But offering more interpolation methods/kernels just for the sake of offering more would be counterproductive -- most of the kernels simply do not produce results as good as the bicubic kernels for image resampling.
Photo of Chris Cox

Chris Cox

  • 20280 Posts
  • 812 Reply Likes
Antialiasing filters -- really, you can't do a great job of antialiasing without knowing the original high res or continuous vector source. Some filters do exist that try to post process images to reduce aliasing, with mixed success. Most of them are along the lines of "here's an edge, blur it".
Photo of pedro picapiedra

pedro picapiedra

  • 26 Posts
  • 0 Reply Likes
That was a possible theory, I think then I meant the "official" IJPEG group decoder. I will correct my misleading assumptions. At least it becomes something to learn.

About kernels I can't talk myself, I don't use matlab to test deeply, and avisynth's has a built-in kind of a smoother prepass so I can't fairly compare nude spline36 (3 lobe) against PS bicubic. I will trust you in that bit. My suggestion is for adding the 2 common parameters in bicubic, give at least that advanced option, so one can do Mitchell-Netravali, Hermite, Catmull-Rom... as s/he likes etc:
http://www.imagemagick.org/Usage/img_...
This must be very easy unless you are using another implementation I'm not aware of bicubic's kernel and this is not possible in the current state...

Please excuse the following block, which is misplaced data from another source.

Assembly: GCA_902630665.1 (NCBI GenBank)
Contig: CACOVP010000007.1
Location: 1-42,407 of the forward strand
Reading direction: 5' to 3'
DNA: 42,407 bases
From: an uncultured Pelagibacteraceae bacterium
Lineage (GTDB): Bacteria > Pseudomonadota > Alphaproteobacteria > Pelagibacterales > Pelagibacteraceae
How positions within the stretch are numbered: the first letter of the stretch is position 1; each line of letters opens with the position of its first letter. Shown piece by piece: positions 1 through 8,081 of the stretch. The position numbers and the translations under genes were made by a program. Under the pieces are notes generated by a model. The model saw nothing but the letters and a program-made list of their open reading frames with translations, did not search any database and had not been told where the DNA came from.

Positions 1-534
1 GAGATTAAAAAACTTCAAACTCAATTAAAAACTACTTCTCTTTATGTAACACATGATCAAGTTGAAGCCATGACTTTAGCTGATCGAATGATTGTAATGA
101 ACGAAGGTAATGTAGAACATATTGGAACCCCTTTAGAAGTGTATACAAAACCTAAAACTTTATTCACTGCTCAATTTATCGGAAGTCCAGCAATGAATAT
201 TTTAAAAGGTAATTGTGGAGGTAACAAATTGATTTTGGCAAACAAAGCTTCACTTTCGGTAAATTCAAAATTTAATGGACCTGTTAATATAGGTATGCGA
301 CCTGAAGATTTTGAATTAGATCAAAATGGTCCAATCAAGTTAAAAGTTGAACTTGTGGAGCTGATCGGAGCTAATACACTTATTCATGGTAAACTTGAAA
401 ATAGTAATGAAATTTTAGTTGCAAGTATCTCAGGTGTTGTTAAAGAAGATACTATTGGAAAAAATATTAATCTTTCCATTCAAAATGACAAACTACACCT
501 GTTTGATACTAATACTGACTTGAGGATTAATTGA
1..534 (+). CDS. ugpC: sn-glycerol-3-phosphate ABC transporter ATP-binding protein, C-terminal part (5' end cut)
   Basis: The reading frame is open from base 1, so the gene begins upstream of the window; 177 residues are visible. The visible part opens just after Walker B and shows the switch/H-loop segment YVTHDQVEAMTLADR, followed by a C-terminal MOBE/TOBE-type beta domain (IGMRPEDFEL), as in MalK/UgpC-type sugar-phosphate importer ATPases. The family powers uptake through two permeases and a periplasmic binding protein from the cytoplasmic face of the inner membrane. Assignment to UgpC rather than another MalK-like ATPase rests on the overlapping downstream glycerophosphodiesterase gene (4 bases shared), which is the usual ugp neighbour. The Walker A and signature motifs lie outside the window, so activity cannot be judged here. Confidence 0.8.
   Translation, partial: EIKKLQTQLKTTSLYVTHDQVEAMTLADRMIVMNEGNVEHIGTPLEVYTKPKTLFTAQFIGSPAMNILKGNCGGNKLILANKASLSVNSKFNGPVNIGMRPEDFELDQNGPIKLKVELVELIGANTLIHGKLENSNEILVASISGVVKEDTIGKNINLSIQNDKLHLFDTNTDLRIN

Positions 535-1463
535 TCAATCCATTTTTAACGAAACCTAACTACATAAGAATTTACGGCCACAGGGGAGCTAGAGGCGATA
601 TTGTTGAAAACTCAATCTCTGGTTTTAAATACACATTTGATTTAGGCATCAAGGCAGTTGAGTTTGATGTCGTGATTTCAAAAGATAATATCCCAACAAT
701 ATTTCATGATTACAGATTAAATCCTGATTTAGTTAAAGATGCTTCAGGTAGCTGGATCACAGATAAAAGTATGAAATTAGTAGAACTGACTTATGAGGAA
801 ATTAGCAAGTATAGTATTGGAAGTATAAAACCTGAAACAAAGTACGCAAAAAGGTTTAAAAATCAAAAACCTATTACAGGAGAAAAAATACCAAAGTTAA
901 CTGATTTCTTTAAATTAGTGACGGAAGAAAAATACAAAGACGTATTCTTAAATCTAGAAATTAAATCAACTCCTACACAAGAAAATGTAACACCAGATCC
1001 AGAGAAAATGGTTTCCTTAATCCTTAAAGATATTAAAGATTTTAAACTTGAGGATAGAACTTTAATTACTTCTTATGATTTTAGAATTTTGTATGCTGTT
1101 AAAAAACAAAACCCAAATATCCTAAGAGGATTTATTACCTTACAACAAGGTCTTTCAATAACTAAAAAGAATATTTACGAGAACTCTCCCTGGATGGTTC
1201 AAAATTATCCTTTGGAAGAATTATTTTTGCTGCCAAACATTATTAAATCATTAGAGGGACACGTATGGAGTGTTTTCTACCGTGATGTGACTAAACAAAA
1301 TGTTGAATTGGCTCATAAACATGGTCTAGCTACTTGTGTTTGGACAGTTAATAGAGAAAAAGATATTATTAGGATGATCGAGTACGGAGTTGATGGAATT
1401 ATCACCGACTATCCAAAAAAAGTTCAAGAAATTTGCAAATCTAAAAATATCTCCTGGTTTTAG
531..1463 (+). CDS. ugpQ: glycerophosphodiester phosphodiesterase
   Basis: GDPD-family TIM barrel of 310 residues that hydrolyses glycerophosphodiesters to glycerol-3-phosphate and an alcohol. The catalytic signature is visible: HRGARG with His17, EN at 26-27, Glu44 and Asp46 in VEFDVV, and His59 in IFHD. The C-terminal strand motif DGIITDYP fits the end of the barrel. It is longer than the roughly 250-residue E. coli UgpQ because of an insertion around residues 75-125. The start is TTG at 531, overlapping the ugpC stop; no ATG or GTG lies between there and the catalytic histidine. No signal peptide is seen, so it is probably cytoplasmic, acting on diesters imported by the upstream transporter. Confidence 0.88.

When you upsize an image more than a little it becomes easy to spot aliasing, even in bicubic. In this case for example I use a plugin in avs called nnedi3 by tritical, it can also be used for antialiasing (even when you don't know the aliasing factor), but its main purpose is to deinterlace. As you can see it can be used for many tasks. I think you could add a filter of this nature for upscaling/antialiasing, many times I stomp over an image I want to "clean" edges that are jaggered or not uniform, and this gives it a very natural feeling, nothing to do with blurring which I of course tried, or I should say not the common blur PS comes with. Just some examples:

Upscaling:
Original 2x
Photoshop Bicubic for Enlargement
Tritical's nnedi3

AA:
Original
Tritical's nnedi3

It would be very useful to have something similar in Photoshop so I don't need to switch programs constantly.
Photo of pedro picapiedra

pedro picapiedra

  • 26 Posts
  • 0 Reply Likes
To tackle the slowness of JPEG Decoding, and probably the artefacts I commented above it would be good that Photoshop replaced the old IJL with the newer Intel's IPP.

There should not be a "method" to the dithering in that operation -- it's not like halftoning or indexed color dithering where the values are dramatically different -- it's only 1/2 pixel value.

You mean rounding? Wouldn't it be more appropiate any error diffusion algorithm?
Photo of Chris Cox

Chris Cox

  • 20280 Posts
  • 812 Reply Likes
Ah, you're looking just at the case of converting line art. Yes, Photoshop could use some additional methods for dealing with line art, since Photoshop's current kernels are designed to work with photographic images.

Photoshop has never used the IJL, and Intel's JPEG implementation is also not up to our quality standards. Photoshop's JPEG implementation has always been faster than the IJL.

No, not rounding - dithering. In some cases dithering needs error diffusion (like converting to indexed color), but when converting 32/16 to 8 bits that would lead to patterns in the noise -- it really does need to be a random value.